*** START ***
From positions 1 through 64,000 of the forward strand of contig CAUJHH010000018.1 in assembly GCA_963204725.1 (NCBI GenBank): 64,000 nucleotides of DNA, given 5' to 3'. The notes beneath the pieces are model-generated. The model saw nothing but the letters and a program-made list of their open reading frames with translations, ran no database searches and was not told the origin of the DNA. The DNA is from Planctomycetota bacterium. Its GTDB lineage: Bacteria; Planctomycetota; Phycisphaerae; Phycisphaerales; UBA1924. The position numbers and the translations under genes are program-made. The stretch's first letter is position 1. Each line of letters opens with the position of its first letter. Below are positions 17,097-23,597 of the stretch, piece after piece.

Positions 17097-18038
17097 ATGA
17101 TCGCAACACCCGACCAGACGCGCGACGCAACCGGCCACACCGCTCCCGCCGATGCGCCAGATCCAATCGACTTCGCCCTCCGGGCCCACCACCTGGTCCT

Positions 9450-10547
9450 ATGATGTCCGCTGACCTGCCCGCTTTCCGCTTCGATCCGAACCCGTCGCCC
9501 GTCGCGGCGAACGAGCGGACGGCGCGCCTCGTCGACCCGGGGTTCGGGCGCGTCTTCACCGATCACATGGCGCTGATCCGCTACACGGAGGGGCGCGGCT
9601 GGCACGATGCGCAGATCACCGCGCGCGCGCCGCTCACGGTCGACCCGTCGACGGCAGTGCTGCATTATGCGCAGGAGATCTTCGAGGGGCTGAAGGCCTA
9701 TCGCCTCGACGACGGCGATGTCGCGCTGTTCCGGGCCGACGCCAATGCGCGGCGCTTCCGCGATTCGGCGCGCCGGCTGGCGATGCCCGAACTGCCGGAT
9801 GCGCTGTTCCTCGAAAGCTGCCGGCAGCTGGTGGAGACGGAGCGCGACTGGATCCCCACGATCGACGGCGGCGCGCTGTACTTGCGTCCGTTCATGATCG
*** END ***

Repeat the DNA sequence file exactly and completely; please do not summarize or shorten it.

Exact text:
From positions 1 through 64,000 of the forward strand of contig CAUJHH010000018.1 in assembly GCA_963204725.1 (NCBI GenBank): 64,000 nucleotides of DNA, given 5' to 3'. The notes beneath the pieces are model-generated. The model saw nothing but the letters and a program-made list of their open reading frames with translations, ran no database searches and was not told the origin of the DNA. The DNA is from Planctomycetota bacterium. Its GTDB lineage: Bacteria; Planctomycetota; Phycisphaerae; Phycisphaerales; UBA1924. The position numbers and the translations under genes are program-made. The stretch's first letter is position 1. Each line of letters opens with the position of its first letter. Below are positions 17,097-23,597 of the stretch, piece after piece.

Positions 17097-18038
17097 ATGA
17101 TCGCAACACCCGACCAGACGCGCGACGCAACCGGCCACACCGCTCCCGCCGATGCGCCAGATCCAATCGACTTCGCCCTCCGGGCCCACCACCTGGTCCT

Positions 9450-10547
9450 ATGATGTCCGCTGACCTGCCCGCTTTCCGCTTCGATCCGAACCCGTCGCCC
9501 GTCGCGGCGAACGAGCGGACGGCGCGCCTCGTCGACCCGGGGTTCGGGCGCGTCTTCACCGATCACATGGCGCTGATCCGCTACACGGAGGGGCGCGGCT
9601 GGCACGATGCGCAGATCACCGCGCGCGCGCCGCTCACGGTCGACCCGTCGACGGCAGTGCTGCATTATGCGCAGGAGATCTTCGAGGGGCTGAAGGCCTA
9701 TCGCCTCGACGACGGCGATGTCGCGCTGTTCCGGGCCGACGCCAATGCGCGGCGCTTCCGCGATTCGGCGCGCCGGCTGGCGATGCCCGAACTGCCGGAT
9801 GCGCTGTTCCTCGAAAGCTGCCGGCAGCTGGTGGAGACGGAGCGCGACTGGATCCCCACGATCGACGGCGGCGCGCTGTACTTGCGTCCGTTCATGATCG